Tag Archives: Southwest LRT

My latest Kenilworth Corridor photos

Anti freight co location sign along Kenilworth trail Mpls 9 8 2013
I found this sign posted along the Kenilworth Trail’s pedestrian path less than a block north of the 21st Street grade crossing. It had company to the south…
Anti freight rail banner on north side of Burnham Rd bridge Mpls 9 8 2013
…in the form of this banner…
Anti freight rail banner on south side of Burnham Rd bridge Mpls 9 8 2013
…and this banner. The banners were adorning the north and south sides of the Burnham Road bridge. This span crosses the Kenilworth Corridor south of 21st Street. This and the preceding two photos taken by Tony Held on 9-8-2013.
Looking up Kenilworth corridor towards 21st Street Mpls 9 8 2013
A view north along the Kenilworth Corridor. 21st Street is faintly visible in the distance. Railroad tracks once were as thick here as noodles in a soup with the Minneapolis & St. Louis had a yard here. By the early1980s, however, M. &. St. L. successor Chicago and North Western ceased to have any use for this yard and so pulled up all but the main track to the left. The Kenilworth Trail is now flanked by the track to the left and the experiment in prairie restoration to the right. Theoretically freight rail, light rail, and the Kenilworth Trail could be accommodated here. The loss of the prairie restoration experiment would probably generate some howls, however. Photo taken by Tony Held on 9 8 2013.
Pro LRT tunnel and anti freight rail signs at Burnham Rd and Park Pl Mpls 9 8 2013
Pro-LRT tunnel signs proliferate on Burnham Road southwest of the bridge over the Kenilworth Corridor. At the intersection of Park Place and Burnham, pro-LRT tunnel and anti-freight rail/light rail co-location signs engage in a Mexican standoff. Photo taken by Tony Held on 9-8-2013.
My engineer cap on anti freight rail sign along Kenilworth trail Mpls 9 8 2013
The imp in me could not resist placing my 1998-vintage engineer cap on the anti-freight rail/light rail co-location sign I came across less than a block north of 21st Street. This picture is my way of saying “Keep freight rail here!” Photo taken by Tony Held on 9-8-2013.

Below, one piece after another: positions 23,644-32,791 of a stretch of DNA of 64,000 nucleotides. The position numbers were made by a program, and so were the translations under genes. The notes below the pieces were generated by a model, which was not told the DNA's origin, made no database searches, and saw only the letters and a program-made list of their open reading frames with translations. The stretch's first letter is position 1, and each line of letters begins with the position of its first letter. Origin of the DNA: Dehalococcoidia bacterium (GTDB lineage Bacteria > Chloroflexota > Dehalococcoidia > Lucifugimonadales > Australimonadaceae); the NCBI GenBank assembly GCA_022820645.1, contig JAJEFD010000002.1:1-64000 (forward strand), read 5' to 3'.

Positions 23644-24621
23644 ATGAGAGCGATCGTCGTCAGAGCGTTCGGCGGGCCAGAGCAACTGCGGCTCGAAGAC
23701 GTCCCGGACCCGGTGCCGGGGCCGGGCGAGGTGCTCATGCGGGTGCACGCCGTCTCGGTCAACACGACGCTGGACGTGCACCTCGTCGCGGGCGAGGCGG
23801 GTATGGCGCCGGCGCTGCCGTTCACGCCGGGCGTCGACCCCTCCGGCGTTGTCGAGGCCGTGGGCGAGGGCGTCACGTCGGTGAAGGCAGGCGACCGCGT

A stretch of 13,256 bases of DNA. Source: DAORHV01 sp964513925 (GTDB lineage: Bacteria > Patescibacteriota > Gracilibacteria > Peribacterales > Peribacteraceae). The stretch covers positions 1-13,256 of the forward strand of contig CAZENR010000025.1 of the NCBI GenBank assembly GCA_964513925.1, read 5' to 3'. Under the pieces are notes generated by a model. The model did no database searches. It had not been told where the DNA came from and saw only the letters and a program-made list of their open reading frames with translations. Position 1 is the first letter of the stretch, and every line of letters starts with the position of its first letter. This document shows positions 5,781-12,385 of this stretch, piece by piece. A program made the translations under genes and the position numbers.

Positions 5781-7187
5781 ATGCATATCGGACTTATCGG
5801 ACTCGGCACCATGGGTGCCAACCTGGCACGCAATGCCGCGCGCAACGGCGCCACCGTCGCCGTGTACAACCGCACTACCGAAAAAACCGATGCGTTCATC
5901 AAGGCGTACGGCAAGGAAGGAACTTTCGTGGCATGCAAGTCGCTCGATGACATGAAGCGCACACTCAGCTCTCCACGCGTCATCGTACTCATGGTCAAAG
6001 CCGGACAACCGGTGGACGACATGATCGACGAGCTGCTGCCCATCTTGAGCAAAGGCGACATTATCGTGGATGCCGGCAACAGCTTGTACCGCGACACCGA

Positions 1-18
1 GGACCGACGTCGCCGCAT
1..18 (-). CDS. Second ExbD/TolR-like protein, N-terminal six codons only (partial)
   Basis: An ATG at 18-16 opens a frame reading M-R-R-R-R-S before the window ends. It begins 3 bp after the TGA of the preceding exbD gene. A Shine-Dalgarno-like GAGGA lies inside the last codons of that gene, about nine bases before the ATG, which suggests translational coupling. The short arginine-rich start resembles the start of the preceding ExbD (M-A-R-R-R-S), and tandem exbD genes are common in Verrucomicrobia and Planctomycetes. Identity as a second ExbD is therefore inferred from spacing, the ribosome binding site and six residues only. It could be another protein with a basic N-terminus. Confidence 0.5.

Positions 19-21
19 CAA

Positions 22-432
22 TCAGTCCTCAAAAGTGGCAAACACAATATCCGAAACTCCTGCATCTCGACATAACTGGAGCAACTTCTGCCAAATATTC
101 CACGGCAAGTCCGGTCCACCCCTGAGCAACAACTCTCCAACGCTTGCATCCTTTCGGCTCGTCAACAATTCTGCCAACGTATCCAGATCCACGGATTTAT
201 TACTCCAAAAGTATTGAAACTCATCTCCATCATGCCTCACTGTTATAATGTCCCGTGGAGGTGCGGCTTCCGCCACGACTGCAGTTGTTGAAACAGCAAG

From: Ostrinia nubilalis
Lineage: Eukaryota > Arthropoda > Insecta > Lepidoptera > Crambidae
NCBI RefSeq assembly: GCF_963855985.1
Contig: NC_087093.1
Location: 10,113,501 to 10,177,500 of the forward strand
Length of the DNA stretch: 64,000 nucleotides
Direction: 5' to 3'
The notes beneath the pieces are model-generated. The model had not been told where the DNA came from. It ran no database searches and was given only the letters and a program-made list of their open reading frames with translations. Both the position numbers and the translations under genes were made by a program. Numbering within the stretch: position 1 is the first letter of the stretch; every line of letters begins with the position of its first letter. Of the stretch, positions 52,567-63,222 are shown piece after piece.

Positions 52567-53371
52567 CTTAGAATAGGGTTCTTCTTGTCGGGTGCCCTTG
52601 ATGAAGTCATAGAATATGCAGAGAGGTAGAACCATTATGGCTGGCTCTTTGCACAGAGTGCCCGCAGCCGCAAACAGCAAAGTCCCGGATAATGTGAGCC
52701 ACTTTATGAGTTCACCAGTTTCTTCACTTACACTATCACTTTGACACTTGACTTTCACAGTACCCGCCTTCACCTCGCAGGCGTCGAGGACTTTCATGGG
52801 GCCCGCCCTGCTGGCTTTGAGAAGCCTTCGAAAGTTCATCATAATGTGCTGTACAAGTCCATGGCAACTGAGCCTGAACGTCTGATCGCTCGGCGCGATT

TCW US DOT plate on crossbuck on south side of 21s st crossing Mpls 9 8 2013
Interesting to note is this U.S. Department of Transportation plate bearing the initials “TCWR.” This is affixed to the crossbuck on the south side of the 21st Street grade crossing along the old Tootin’ Louie line by Cedar Lake. Photo taken by Tony Held on 9-8-2013.

More Kenilworth corridor, more contention

LRT protest on K corridor view one Mpls 8 11 2013
I had learned of stickers being left along the Kenilworth Corridor in Minneapolis, MN, protesting co-locating freight and light rail in the line. When I visited the Cedar Lake Parkway grade crossing recently, protest signs met my eyes left and right like bad guys in an Expendables movie…and half protested the loss of the trail along with the half that slammed co-location.   These anti-co location leaflets were affixed to the back of a “road closed” sign posted on the north side of the grade crossing…
LRT protest on K corridor view six Mpls 8 11 2013
…these were stuck on a signal power box on the north side of the crossing…
LRT protest on K corridor view five  Mpls 8 11 2013
…along with one more and an anti-LRT one.
LRT protest on K corridor view three Mpls 8 11 2013
Another anti-LRT leaflet…
LRT protest on K corridor view four Mpls 8 11 2013
…decorated a trail-related device on the north side of the Cedar Lake Parkway crossing.
LRT protest on K corridor view seven Mpls 8 11 2013
This signal box on the south side of the crossing was festooned with both anti-co-location, and anti-LRT leaflets. Some ripped off, while others remained fresh.
LRT protest on K corridor view two Mpls 8 11 2013
This ripped-up anti-co-location sign was affixed to the same “road closed” sign pictured above. It could be found beneath the fresh ones. All photos taken by Tony Held on August 11, 2013.

Kenilworth Corridor: The LRT tunnel option

Southbound LRT leaving Ft Snelling station 12 4 2011
A southbound Route 55 LRT leaves the Fort Snelling station behind as it heads for the tunnel beneath Minneapolis/St. Paul International Airport. Photo taken by Tony Held on December 4, 2011.

A tunnel along the Kenilworth Corridor portion of the Southwest Light Rail Transit line could solve the problem of co-locating Twin Cities and Western freight and Metro Transit light rail in the corridor as well as keep the Kenilworth Trail in place.   A group named the Kenilworth Preservation Group advocates one as well, such as in this white paper.

The city of Minneapolis is dead set against it, however.

“I don’t want anybody who is not in these deep conversations to think it’s really practical to do a deep tunnel there. If we could, in this area, afford deep tunnels, there would be one in downtown Minneapolis.”  Minneapolis Transportation and Public Works Committee chair Sandy Colvin Roy claims in this Southwest Journal article.  Roy’s claim conveniently ignores the tunnel on the Green (formerly Hiawatha) Line which passes underneath Lindbergh Terminal at Minneapolis/St. Paul International Airport.